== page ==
Bisaga was demonstrating the Portable Air Monitoring Station (PAMS) at an open house at the Alberta Energy Regulator’s Office on June 8. The information session was intended to help explain the process of air quality testing, as well as the need for it.

PAMS measures a number of different things in the air, including sulphur dioxide, nitrogen oxides, ozone, hydrocarbons such as methane, particulate matter such as dust and smoke and hydrogen sulfide, which the station detected coming off Jessie Lake within its first week of operation.

“We’ve only been monitoring since Friday. So far the air quality is good, though we’ve picked up some hydrogen sulfide from the wind blowing off of Jessie Lake,” explained Bisaga. “Oftentimes we hear from people complaining that there is a smell in Bonnyville and a lot of people suspect it’s the lake. Now we have some data to support that.”

Bisaga added that there is no real air quality concern in Bonnyville and that moving the air quality station around is merely a normal practice. Though he conceded that air quality might diminish slightly over the winter months.

“It will be interesting to see what air quality is like in the wintertime, because oftentimes you’ll get temperature inversions keeping pollutants from motor vehicles close to the ground,” noted Bisaga, adding that was what he suspects is responsible for the occasional “winter haze” seen in town.
“With the air quality station here we will be able to determine what is causing that.”

The station, which fits inside of a trailer, collects air samples and then separates the different compounds into different boxes. It then measures the amount in the sample before exhausting the sample back to the air and collecting the next sample.

Bisaga added that the station is measuring samples every couple of seconds and updates a program on LICA’s website every hour.

The station was previously set up in Elk Point. There are four active monitoring stations and 27 passive monitoring stations in the Lakeland region. A passive station is simply a collection unit that does no measurements and simply transmits data, whereas an active station collects samples and actively measures them. LICA also has a number of plots of soil they regularly examine for contaminants and soil pH.

“What we’re monitoring at the soil sites is the effect of air quality on soil, so for example acid deposition – we used to call it acid rain but we now know it happens in more than just wet form, it can happen in dry conditions too,” added Bisaga. “We collect samples every year and monitor for long term change in soil chemistry.”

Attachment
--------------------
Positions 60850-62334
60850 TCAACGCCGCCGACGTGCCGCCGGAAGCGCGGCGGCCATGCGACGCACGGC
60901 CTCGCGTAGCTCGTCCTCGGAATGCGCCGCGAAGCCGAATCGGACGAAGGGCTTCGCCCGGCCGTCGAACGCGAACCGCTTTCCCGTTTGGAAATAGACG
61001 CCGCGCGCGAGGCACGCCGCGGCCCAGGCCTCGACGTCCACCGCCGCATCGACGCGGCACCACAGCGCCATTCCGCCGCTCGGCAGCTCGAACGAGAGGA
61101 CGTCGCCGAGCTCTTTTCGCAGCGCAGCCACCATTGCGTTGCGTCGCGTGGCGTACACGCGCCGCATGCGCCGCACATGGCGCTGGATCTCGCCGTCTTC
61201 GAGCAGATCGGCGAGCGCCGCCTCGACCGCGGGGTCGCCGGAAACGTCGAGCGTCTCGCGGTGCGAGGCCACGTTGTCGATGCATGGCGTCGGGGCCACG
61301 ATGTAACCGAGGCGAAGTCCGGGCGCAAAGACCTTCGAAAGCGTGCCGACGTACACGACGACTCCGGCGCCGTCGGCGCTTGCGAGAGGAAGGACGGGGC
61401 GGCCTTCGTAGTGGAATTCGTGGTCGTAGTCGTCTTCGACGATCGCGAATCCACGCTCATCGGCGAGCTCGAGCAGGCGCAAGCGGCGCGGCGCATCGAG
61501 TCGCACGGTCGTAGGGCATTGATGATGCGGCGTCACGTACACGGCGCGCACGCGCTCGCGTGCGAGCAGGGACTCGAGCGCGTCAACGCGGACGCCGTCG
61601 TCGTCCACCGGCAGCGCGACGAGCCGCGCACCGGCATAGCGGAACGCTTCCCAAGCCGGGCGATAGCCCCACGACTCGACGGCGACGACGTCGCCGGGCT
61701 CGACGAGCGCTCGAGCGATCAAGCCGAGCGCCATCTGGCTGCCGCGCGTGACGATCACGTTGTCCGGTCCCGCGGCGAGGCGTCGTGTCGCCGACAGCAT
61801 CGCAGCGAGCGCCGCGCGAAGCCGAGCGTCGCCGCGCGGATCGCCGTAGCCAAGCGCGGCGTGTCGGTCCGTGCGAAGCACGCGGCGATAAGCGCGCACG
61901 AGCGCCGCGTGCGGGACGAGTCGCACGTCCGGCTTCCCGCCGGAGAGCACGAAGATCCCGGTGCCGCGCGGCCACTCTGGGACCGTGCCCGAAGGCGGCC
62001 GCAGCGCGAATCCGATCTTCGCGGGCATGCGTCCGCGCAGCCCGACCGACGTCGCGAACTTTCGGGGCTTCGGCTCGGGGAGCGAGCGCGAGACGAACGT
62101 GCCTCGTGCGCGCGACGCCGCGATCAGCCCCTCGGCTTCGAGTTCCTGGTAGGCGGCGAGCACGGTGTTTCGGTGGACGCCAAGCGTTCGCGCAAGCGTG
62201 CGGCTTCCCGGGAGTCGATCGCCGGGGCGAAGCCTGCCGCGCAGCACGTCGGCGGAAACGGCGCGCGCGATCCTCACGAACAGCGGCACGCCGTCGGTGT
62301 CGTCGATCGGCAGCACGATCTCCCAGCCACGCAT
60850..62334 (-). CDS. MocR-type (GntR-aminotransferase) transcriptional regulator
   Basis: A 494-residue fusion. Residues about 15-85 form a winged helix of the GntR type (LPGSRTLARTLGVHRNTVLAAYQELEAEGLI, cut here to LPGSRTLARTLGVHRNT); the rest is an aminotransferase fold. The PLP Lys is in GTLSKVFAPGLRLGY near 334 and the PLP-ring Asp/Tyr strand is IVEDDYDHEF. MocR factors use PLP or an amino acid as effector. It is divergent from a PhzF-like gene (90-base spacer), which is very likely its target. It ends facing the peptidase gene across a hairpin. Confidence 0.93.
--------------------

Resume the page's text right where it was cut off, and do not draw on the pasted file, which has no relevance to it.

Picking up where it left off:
The air quality station also collects a general sample of air for laboratory testing, much like a water quality technician would take a bucket of water and test it.

The air quality station is expected to stay in Bonnyville for at least the remainder of the summer and hopefully for the entire year.

Lakeland Drifters take to the streets to fight cancer

For the Bonnyville Nouvelle.

The Lakeland Drifters ride out from La Corey for the Ride for Dad on June 18
Eric Bowling

The highways of the Lakeland were saturated with over a hundred road hogs out for a good cause this last weekend.

Members of the Lakeland Drifters gathered in La Corey to begin a day-long drive throughout the Lakeland region to help raise funds for prostate cancer research on June 18.

The rally was also intended to promote awareness about prostate cancer.

“They say that one in seven men will get diagnosed with prostate cancer,” said committee member Silke Skinner. “A lot of men are not very eager to get tested, so it’s important that every man talks to his doctor. The sooner they catch it the easier it is to cure.”

Starting in La Corey the bikers rode to Bonnyville, Glendon, then onward to Elk Point and back up through the Lakeland to Cold Lake, before finally returning to their starting point.

While the Drifters are primarily a motorcycle club, race bikes, street bikes, three-wheelers, ATVs and other forms of recreational vehicles were present for the ride.

“Any style of vehicle or bike is welcome,” commented Skinner.

During the ride, participants were also issued playing cards at each stop to assemble a poker hand. Upon arriving back in La Corey, the rider with the best hand won a small prize.

A total of 114 bikes were counted riding out of La Corey and over 150 people registered for the event. In total, the riders raised just over $20,000 for the cause, a slight decrease from the $30,000 they raised last year.

Skinner figured the economy was the culprit in the decrease in money raised.

“When the economy is down, it hurts everything,” she noted. “I’m happy we raised what we did.”
The ride is part of a multi-national movement. Rallies have been held across the country since the year 2000. In the 16 years of riding, the event has raised over $18 million for prostate cancer research. This is the second year the ride was held in Lakeland.

Skinner said she was overjoyed with how the weekend worked out and the Drifters are already working on plans for next year.

Tuesday, 14 June 2016

Hate Crime Conversation the first step to rebuilding trust between cultures

For the Lakeland Regional.

The former Cold Lake Native Friendship Centre.
(they have since moved to a new location by the Fire Hall)
A collection of Cold Lake citizens gathered together to discuss how to best combat hate.

Organized by the Hate Crimes Committee, the Conversation on Hate Crimes was held at the Cold Lake Native Friendship Centre on May 31. The group is a collaboration of police, community, and justice organizations that want to raise awareness about the problem of hate and racism in society.